Gerberas are a very popular choice for the novice gardener. Even consumers who don’t know a lot about flowers are drawn to the bright colors and recognizable flower shape of gerbera, says Amy Briggs-Macha, Customer Solutions Tech Lead for Syngenta Flowers.
“When they go into a garden center, they typically go straight to the gerberas,” Briggs-Macha says. “It’s that daisy-type flower. It’s very recognizable, even for people who don’t know a lot about flowers. You’ve got immediate recognition, so you get good sell through, but then often people take them home and they go out of flower. Then you’re left with this plant that is not doing much.”
Briggs-Macha develops protocols for wholesale growers to follow for Syngenta’s seed products. In her role, she provides education and technical support for Syngenta’s grower customers. Gerbera are tough plants, they can survive heat and drought but they won’t survive frost. Still, the big question consumers have is how to keep these plants flowering all summer long.
“Last year, my neighbor bought three gerbera hanging baskets and they looked beautiful for two weeks,” Briggs-Macha says. “Then they got really dry and went out of flower, and they just looked like weeds in a basket for the rest of the summer. That’s the disappointment with gerberas for consumers. They look really pretty at the garden center, then they get them home and they lose the flowers. Then they wonder, ‘Now what?’”
There are a several tips consumers should follow to ensure their gerbera looks as good at their house as it did the day they bought it at the garden center.
When they bring home their gerbera, they should remember to fertilize it every couple of weeks. That’s something a lot of homeowners don’t do, Briggs-Macha says.
Gerbera like sunshine and lots of it. High light areas will promote flowering, so consumers should take that into consideration when planning their garden. The plant will thrive in partial to full sun areas. Gardeners should remove dead flowers with garden shears to encourage the gerberas to keep re- blooming for as long as possible. There’s less new flowers without removing spent blooms, Briggs-Macha says.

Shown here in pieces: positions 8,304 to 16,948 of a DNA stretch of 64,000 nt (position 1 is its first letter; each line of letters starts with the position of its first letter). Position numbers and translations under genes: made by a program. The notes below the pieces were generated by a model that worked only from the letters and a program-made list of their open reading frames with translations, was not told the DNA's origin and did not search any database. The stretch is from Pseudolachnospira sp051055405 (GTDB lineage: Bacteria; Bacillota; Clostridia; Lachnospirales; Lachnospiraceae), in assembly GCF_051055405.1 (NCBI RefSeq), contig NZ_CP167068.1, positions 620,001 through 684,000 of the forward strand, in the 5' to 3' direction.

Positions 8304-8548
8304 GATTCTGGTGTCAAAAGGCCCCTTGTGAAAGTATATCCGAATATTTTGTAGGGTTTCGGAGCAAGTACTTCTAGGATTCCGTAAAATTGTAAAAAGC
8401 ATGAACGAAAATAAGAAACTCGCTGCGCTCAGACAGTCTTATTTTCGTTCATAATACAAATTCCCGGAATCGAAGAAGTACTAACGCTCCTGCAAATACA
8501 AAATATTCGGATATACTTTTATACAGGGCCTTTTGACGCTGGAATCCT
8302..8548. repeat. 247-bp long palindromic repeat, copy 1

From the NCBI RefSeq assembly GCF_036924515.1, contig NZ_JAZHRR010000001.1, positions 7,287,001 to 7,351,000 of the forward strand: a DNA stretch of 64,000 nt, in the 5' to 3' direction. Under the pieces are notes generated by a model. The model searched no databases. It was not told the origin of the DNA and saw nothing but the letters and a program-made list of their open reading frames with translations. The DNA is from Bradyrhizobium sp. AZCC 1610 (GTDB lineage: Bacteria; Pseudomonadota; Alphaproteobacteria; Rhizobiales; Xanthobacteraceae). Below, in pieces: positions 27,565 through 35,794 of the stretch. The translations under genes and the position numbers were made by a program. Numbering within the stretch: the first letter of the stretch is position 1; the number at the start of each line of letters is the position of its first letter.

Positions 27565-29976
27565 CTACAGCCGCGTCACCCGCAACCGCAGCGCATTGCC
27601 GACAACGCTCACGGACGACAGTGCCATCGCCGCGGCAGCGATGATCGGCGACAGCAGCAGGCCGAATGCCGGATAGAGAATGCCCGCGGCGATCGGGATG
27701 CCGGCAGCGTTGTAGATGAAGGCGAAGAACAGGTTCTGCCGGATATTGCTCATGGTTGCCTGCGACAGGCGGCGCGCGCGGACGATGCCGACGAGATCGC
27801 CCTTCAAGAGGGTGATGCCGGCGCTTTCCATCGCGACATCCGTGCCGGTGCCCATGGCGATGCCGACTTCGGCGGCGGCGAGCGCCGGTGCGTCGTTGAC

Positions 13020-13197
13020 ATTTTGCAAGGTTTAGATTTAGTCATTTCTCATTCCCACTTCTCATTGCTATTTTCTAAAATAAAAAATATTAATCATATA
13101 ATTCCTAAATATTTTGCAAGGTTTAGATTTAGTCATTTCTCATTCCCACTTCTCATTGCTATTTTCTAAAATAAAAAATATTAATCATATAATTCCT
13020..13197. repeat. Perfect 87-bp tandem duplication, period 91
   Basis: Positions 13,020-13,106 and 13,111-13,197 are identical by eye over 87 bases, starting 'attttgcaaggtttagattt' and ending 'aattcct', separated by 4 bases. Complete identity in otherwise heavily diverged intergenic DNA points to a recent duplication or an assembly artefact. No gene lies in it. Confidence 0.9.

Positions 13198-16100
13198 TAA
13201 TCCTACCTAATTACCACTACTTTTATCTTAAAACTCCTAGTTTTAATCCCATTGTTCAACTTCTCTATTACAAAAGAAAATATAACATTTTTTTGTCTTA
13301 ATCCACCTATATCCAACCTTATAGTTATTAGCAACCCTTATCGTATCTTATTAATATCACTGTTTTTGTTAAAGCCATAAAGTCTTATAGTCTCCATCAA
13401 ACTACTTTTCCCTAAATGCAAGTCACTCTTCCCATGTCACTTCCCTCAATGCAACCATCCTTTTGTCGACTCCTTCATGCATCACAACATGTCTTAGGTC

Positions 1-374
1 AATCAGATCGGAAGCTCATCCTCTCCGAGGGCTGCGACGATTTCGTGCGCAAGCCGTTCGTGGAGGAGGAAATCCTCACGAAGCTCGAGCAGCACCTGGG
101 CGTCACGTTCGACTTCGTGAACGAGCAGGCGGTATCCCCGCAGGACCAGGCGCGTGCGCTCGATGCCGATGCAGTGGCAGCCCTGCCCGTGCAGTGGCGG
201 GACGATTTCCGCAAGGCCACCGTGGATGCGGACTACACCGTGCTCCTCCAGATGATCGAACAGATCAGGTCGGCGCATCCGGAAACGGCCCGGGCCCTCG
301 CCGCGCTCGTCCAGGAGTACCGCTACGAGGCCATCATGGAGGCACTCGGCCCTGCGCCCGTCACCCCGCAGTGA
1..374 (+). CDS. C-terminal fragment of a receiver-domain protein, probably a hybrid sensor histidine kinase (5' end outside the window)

Another misstep is letting the plants get wilted or too dry. On the opposite end of the spectrum, too much water can lead to root rot.
Powdery mildew is probably the biggest fungal disease issue for gerbera. Briggs-Macha says the key to preventing this is for consumers to avoid watering late in the day.
“If the leaves are wet at night, it tends to promote disease,” she says. “So watering early in the day is a good thing.”
Botrytis is also a common disease that affects the flowers. It can fester and incubate in dead flowers, which is another reason to remove any spent flowers. If homeowners stay vigilant with their pruning, they tend to keep that issue at bay.
As far as insect problems, aphids, fungus gnats, shore flies, mites, thrips, whiteflies and leafminers are typical pests of gerbera. However, if greenhouse producers are following proper protocol, consumers probably won’t have pest problems.
Choosing a gerberaSyngenta’s gerbera program offers many color options and sev
eral different types. Briggs-Macha says the two most popular gerbera series are Jaguar and Bengal. Jaguar is a proven performer that has been on the market for many years, and Bengal is a new addition to the line for 2016. Bengal is a more vigorous plant, larger-growing than the Jaguar.
“Both of series are bred for lots and lots of flowers,” she says. “They flush multiple flowers at a time, so you get continuous blooms. As long as you keep them watered and fertilized, they’ll keep flowering all summer.”
Syngenta has another series of gerbera, as well. Cartwheel gerbera differentiates itself with semi-double flowers. This really sets Cartwheel apart from other gerberas on the market, Briggs-Macha says.
“If you think about gerberas, normally they are a single-petal flower,” she says. “The Cartwheel series are doubles, they are a little fancier, and they come in an array of different colors.”
The Cartwheel gerbera also tends to come in larger sizes. It’s a good choice for consumers who want a showier, bigger plant for a patio pot.
In fact, the top factor determining which gerbera consumers should buy is its placement in their home. Briggs-Macha says Jaguars are a good choice for gardeners with a small patio, because they tend to fit well in smaller containers. But Bengal and Cartwheel are better options for those looking to fill a larger space. If they want a traditional gerbera, Bengal has that classic daisy-type flower. Cartwheel’s semi-double blooms gives gardens a completely different look.
Gerberas begin to be seen prominently in garden centers around Mother’s Day. To make sure they’re ready for that big weekend, growers need to make sure they are shipping them with the right amount of flowers. Usually, Briggs-Macha says, growers hold to the rule of three open flowers with more buds on the way. This specification helps the plants look good enough to buy at the garden center, but once the plants arrive home with the consumer they still have flowers coming.
“That makes sure they are sending out plants that are initiated and already flowering but not blown,” she says. “Those won’t last very well for the end user.”
For more information, visit www.syngentafhg.com